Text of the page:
4) PJ Harvey
The veteran here, PJ Harvey is returning in 2016 with a new album, 'The Hope Six Demolition Project'. By the sounds of first song made available, the new record will be every bit as good as her previous effort, the Mercury Award-winning 'Let England Shake'.
5) Jane Weaver
Jane Weaver, whom we interviewed last year, has been one of the biggest surprises to hit the UK music scene recently. After years making some great but little-known albums, she became a really "hot" name thanks to her latest release, 'The Silver Globe'. Since then, she's found herself on many Best Of The Year lists, and major music festivals.
This Californian band makes some of the most interesting guitar sounds right now, described by critics as "expansive, lushly-harmonic psych-rock songs with enough time-changes to satisfy even the most beardy prog-rock bong-toker".
7) Anna Calvi
Calvi is one of the world's most exciting guitarists right now, with some truly out-there, feedback sounds that would make Neil Young proud.
8) St. Vincent
Annie Clark is one of the most creative guitar players right now, with a "ballsy" and very original style that puts most grown men to shame! In just a few years she's done an album with David Byrne, played with the remaining Nirvana members for a Kurt Cobain tribute, and even got her own signature guitar. She's a true rock'n'roll legend in the making!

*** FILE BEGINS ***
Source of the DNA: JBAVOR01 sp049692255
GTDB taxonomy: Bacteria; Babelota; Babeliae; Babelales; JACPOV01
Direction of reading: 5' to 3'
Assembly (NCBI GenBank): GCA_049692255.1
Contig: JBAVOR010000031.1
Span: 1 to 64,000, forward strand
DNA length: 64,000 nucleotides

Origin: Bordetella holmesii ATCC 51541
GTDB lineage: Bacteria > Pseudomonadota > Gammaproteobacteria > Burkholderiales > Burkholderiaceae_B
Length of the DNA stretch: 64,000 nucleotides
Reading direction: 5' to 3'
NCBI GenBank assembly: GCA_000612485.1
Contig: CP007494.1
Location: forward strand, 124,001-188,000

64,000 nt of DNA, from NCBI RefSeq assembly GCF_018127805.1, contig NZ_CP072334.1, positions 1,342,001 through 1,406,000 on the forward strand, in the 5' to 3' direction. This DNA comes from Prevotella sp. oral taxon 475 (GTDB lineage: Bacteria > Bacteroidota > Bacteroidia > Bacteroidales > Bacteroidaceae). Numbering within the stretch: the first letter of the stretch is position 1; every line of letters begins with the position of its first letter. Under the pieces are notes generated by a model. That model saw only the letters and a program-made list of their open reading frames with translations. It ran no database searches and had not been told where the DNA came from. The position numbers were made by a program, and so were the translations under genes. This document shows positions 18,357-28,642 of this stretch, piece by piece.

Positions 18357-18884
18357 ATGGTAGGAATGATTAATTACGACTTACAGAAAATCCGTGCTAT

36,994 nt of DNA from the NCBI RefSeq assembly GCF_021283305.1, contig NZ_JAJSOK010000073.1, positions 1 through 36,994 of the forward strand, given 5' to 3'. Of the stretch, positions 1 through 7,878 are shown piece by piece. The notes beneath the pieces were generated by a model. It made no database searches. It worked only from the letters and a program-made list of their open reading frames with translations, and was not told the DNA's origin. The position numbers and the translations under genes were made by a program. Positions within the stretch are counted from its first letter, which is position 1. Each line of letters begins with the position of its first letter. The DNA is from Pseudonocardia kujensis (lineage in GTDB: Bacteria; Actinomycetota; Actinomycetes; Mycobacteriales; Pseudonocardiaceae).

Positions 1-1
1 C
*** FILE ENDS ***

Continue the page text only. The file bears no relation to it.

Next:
9) Tess Parks
Still a relative unknown, the talented Tess Parks found a bigger public in 2015 when she released her album in collaboration with Anton Newcombe, from Brian Jonestown Massacre. With big fans such as Alan McGee and bags of personality, she's one to watch. Another album with Newcombe is also promised.
Ex-Pippette Gwenno Saunders surprised everyone with an ace debut album released in 2015, and entirely sung in Welsh, titled 'Y Dydd Olaf'. A synth-heavy psych classic, it got rave reviews and fans such as Primal Scream's Bobby Gillespie
11) Julia Holter
New Yorker Julia Holter is signed to cool label Domino Records, and released one of the most well-received albums of 2015, 'Have You In My Wilderness'. Like Sharon Van Etten, Holter seem to slowly but surely get a bigger following with each album. We'll hear a lot from her in the future!
Shoegaze legends Lush surprised everyone at the end of last year, when they announced their comeback. New single 'Out Of Control' was released in February 2016 and they sound as shoegaze and as good as ever. With gigs in the UK, France and America already booked, the band led by Miki Berenyi and Emma Anderson could be about to experience a well-deserved revival in 2016!
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Check this International Women's Day playlist, which includes all the artists mentioned in this article.